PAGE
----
Today, August 6, 2016, marks the end of my undergraduate years as a psychology major. It has been six years of seemingly endless struggle and bittersweet happiness which did not just change when I decided to take my life in my own hands.
Way back in 1998, when I had first moved into the city, there were no tall buildings, the only shopping mall and hotel had just opened in the neighborhood, and there were no highways and express trains. Even the institute where I graduated from was really an abandoned block of concrete nobody bothered to work on until a decade later.
A good 18 years later, new constructions started sprouting up one by one. The scene in this photograph is taken at the back of the campus after my very last day. It is an example of how as time progresses, things change – for better or for worse. In reality we pick things up along the years and discard those parts that are not as useful in our purpose. Humility is a lifelong process of learning and practice. Of course we must be grateful for the opportunity that we have been given. This is what shapes us into becoming successful individuals.
It was really tough having to plan and manage my team for my company business Brainiac Laboratories while studying, working part-time, and writing together at the same time. I was really hard-pressed for results. I had to meet all kinds of people every single day. You know how god puts you to test something you abhor again and again – until one day you raise your hands in submission and begin to love it as much as you can. Is that good or bad? More than once my life seemed to be just hanging on a thin string of thread, waiting for a sharp pair of scissors to snap it cut. I have no clue why, but it just kept happening. The amount of tears I cried throughout all these years could have over-filled a pool. Things went down the drain several times; and I was so helpless all I could do was try to stop myself from crying. But I cried anyhow.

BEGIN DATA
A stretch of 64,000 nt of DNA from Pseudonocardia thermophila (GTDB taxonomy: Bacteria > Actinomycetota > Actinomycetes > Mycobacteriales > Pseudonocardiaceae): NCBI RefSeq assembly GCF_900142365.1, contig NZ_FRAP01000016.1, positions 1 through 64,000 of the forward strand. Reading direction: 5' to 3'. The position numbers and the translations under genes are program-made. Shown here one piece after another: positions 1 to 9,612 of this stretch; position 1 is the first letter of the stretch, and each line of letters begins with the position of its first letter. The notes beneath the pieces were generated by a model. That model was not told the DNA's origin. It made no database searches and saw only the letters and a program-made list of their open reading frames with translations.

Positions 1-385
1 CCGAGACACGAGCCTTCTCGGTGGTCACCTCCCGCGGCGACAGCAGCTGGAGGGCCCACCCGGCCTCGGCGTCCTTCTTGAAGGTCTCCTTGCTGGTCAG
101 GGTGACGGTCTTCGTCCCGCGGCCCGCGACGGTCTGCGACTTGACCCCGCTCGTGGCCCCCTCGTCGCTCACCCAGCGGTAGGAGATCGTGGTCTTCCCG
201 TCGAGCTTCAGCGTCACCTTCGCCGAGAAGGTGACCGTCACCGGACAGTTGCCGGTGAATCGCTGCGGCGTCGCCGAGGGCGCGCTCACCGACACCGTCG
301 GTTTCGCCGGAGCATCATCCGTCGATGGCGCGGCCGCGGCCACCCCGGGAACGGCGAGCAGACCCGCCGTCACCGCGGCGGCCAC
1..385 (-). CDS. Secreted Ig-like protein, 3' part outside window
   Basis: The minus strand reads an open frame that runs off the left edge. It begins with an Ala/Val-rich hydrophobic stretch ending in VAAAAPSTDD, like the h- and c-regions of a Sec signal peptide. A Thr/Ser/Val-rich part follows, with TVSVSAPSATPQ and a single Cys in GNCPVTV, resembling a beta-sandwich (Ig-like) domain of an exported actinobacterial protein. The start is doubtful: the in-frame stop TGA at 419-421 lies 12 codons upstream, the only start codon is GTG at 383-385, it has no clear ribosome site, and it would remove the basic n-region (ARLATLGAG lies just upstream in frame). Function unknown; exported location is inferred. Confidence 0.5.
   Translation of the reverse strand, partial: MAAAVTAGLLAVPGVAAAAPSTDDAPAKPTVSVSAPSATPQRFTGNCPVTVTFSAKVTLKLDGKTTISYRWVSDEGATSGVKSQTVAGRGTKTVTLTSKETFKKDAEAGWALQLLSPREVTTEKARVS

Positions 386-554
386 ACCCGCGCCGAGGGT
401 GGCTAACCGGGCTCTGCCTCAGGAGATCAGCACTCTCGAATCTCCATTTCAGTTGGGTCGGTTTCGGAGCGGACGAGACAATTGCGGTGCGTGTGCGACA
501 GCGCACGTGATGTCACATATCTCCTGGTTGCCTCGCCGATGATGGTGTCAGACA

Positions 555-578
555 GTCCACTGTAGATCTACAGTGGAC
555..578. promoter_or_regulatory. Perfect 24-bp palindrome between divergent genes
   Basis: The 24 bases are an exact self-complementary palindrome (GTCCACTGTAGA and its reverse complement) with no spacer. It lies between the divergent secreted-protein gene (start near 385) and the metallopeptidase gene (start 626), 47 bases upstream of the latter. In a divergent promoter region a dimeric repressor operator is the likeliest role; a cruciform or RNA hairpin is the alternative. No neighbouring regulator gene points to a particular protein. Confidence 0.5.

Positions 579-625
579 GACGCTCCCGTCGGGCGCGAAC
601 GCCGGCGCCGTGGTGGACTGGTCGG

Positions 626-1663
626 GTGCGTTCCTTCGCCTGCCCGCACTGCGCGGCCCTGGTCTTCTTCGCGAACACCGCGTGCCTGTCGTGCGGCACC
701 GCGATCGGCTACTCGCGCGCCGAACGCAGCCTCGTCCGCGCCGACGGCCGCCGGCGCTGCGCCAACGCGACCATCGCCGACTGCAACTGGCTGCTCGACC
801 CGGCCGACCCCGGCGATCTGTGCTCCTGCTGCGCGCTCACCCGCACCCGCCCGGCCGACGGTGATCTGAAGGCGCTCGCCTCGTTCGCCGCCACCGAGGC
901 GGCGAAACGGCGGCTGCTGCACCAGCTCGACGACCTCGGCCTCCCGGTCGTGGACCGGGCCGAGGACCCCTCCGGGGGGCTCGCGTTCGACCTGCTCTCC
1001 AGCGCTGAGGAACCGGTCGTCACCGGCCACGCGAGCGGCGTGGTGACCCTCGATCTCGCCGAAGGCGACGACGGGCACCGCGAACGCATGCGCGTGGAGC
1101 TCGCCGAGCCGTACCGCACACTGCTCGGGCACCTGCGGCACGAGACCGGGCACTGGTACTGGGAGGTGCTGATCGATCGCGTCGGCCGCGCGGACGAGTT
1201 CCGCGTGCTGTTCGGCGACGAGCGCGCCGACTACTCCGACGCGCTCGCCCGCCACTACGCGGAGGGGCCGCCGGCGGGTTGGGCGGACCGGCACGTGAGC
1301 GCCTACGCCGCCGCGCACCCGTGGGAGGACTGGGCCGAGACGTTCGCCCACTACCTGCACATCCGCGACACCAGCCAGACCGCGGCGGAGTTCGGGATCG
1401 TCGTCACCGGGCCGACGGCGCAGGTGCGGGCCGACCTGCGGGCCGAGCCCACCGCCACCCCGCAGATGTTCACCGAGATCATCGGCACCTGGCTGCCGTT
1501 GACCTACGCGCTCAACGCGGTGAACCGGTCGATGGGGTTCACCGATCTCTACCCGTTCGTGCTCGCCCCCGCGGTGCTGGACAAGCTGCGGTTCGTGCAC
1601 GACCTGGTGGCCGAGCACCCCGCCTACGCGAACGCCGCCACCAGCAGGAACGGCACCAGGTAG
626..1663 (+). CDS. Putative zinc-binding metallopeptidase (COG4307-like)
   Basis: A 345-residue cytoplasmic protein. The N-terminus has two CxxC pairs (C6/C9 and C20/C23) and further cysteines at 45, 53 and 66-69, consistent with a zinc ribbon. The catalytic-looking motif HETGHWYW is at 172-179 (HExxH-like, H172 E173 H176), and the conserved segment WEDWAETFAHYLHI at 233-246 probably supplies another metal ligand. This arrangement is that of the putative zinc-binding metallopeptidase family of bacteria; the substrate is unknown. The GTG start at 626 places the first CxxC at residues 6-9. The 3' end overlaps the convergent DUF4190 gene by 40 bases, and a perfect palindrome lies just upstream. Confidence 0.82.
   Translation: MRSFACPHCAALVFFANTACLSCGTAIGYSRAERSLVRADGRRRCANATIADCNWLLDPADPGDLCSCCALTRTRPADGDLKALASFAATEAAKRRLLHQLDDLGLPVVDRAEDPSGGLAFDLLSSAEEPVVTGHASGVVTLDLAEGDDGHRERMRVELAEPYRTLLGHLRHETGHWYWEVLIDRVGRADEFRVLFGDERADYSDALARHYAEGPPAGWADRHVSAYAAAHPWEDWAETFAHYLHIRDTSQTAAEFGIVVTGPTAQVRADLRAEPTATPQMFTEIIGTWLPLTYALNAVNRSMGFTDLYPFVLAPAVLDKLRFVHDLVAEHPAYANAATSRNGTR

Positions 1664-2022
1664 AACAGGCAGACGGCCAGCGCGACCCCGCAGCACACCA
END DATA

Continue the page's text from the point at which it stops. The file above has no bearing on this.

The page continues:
I had hated my life. I hated how everytime I had to register myself for subjects the following month, the management would pull out my accounts statement to tell me that I had an outstanding of nearly RM20,000 to be paid before I could register for any classes. I hated how I had to write to them letters after letters attached with a new instalment plan of empty promises, and I hated how I had to face rejection with a solid face and unnerving gaze but a mind full of doubts. Last of all, I hated how my uncertainties seemed to be growing bigger very quickly.
I whirlpooled into depression for the second time as I sought for solutions. I watched as my friends – some of whom were even my batchmates – walked out happily out of unhiversity after their final semester. I saw how my friends started getting married one by one and having families of their own. This made me question myself a lot.
What set me apart from my peers was the fact that I had the ego of knowing that I was way better than them, so there was no point of getting along with them. That I had to spend a huge part of my day working at the bookstore, shopping mall, or what not, and then take a bus back to home to clean the house of mess (it was like that everyday, trust me) before I could actually sit and study. Right there and then I could run back to my house and give my mother a bear hug and go lovey-dovey like any child would, but I did not. It has never been the way my family worked. My mother refused to pay for the education I was entitled to, and she was taking the money I earned from working part-time to buy other things for herself. The more I tried talking to her, the sharper the answers I received from her. I tried my best to listen and care for her but I never got anything out of it. Every ounce of my energy was sapped away as I worked in and out and studied at the same time. If I ever failed to do as I was required, or I could not because I was really, really tired. I got hit by anything. My depression just worsened.
Like I had done many times, I asked myself a question: What am I doing all these for? It was quite a question because I pressed myself for the answers all day. I pushed myself forward to do what I could. I definitely did not want to go through the same things anymore. Yes, I was tired of being depressed; I was tired of destitution. I was sick of all the lies I was made to tell to cover my life from my “friends”. I was sick of the inner demons eating away at my soul, devouring up the life I was supposed to have.
The answer to my own question: I did what I did to save myself.